Here, we leveraged the beneficial properties of the wavelettransform to develop a generalized technique called wavelet-based functional ANOVA (wfANOVA) to compare statisti-cally the shapes of waveforms that are functions of timewithout sacrificing temporal resolution or statistical power.Our method is related to functional data analysis (Ramsay andSilverman 2005) because each wavelet is a function of timerather than a single time point. When expressed in the waveletdomain, temporally localized waveform features tend to bewell-represented by a few wavelets rather than by many cor-related time samples (Fig. 1B) or by many independent sinu-soids as in Fourier analysis. Therefore, applying statistical teststo wavelet coefficients reduces the number of statistical testsrequired while retaining statistical power (Angelini and Vida-kovic 2003). In contrast to many wavelet-domain techniquesthat have been applied to EMG data, wfANOVA does not useinformation about the wavelet coefficients themselves to sup-pose possible physiological mechanisms that may have gener-ated the EMG signals (e.g., subpopulations of motor units ormuscle fiber types). Rather, wavelets are used only as basisfunctions that correspond to these localized time differencesthat are easily identifiable by eye. The unique and generaliz-able attribute of wfANOVA is the reconstruction of the wave-lets into the time domain after performing functional analysesto allow the visualization of the effects of experimental ma-nipulation as contrast curves in the time domain (Fig. 1B)rather than reporting these effects in the wavelet domain.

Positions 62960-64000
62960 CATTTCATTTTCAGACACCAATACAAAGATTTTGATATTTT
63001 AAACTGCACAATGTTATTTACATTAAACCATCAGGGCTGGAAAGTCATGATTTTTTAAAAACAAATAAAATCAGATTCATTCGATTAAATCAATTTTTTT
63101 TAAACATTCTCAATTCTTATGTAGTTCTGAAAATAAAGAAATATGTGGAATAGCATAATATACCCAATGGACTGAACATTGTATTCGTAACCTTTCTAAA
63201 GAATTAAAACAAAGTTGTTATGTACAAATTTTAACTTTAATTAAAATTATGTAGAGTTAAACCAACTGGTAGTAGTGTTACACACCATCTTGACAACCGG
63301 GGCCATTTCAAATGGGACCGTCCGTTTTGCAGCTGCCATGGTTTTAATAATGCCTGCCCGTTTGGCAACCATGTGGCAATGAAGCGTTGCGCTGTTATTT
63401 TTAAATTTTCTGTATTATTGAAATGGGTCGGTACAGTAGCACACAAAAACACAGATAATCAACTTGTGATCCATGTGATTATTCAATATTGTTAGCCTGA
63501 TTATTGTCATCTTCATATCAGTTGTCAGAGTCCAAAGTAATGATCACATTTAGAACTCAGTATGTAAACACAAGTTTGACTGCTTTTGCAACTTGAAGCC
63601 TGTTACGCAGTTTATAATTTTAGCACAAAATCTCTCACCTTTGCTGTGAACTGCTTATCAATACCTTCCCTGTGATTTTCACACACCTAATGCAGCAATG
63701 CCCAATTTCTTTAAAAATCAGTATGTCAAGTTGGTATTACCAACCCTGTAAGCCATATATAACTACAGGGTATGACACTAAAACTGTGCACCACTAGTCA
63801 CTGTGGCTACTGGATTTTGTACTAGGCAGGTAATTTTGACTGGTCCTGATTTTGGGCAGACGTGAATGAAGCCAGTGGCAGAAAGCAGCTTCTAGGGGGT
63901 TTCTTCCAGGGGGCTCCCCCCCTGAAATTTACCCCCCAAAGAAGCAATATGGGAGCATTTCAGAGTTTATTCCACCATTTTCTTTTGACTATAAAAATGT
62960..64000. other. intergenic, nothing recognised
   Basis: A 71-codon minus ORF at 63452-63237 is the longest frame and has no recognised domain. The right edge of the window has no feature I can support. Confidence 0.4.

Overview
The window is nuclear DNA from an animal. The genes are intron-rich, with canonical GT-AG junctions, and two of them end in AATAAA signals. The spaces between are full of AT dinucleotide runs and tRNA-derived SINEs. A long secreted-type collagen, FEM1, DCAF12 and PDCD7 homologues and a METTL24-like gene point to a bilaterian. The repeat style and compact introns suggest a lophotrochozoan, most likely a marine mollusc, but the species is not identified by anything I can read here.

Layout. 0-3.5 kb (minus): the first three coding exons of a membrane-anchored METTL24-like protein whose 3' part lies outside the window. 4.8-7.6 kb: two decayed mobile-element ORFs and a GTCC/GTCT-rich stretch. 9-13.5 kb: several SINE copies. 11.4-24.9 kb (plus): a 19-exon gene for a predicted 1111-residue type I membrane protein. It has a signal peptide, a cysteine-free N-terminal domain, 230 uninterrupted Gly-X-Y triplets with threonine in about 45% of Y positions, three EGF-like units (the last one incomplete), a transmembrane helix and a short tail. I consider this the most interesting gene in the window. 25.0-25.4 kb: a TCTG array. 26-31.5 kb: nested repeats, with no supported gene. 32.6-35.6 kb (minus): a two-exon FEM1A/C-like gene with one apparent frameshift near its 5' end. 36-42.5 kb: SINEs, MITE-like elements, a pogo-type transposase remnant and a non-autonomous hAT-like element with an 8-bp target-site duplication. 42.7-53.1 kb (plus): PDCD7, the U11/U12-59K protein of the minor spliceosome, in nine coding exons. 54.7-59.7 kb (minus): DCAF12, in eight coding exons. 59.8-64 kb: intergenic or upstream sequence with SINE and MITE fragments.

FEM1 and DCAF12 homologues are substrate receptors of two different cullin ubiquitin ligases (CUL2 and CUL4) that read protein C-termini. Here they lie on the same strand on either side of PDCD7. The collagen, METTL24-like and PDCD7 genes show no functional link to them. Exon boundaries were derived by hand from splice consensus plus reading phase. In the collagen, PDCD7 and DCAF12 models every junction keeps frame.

As proof of principle, we applied wfANOVA to previouslypublished EMG data to demonstrate its ability as a generalmethod for determining differences in the time courses ofwaveforms. We first compared the ability of wfANOVA andtime-point ANOVA (tANOVA) to identify contrast curves inpreviously published EMG waveforms in response to pertur-bations during standing balance (Welch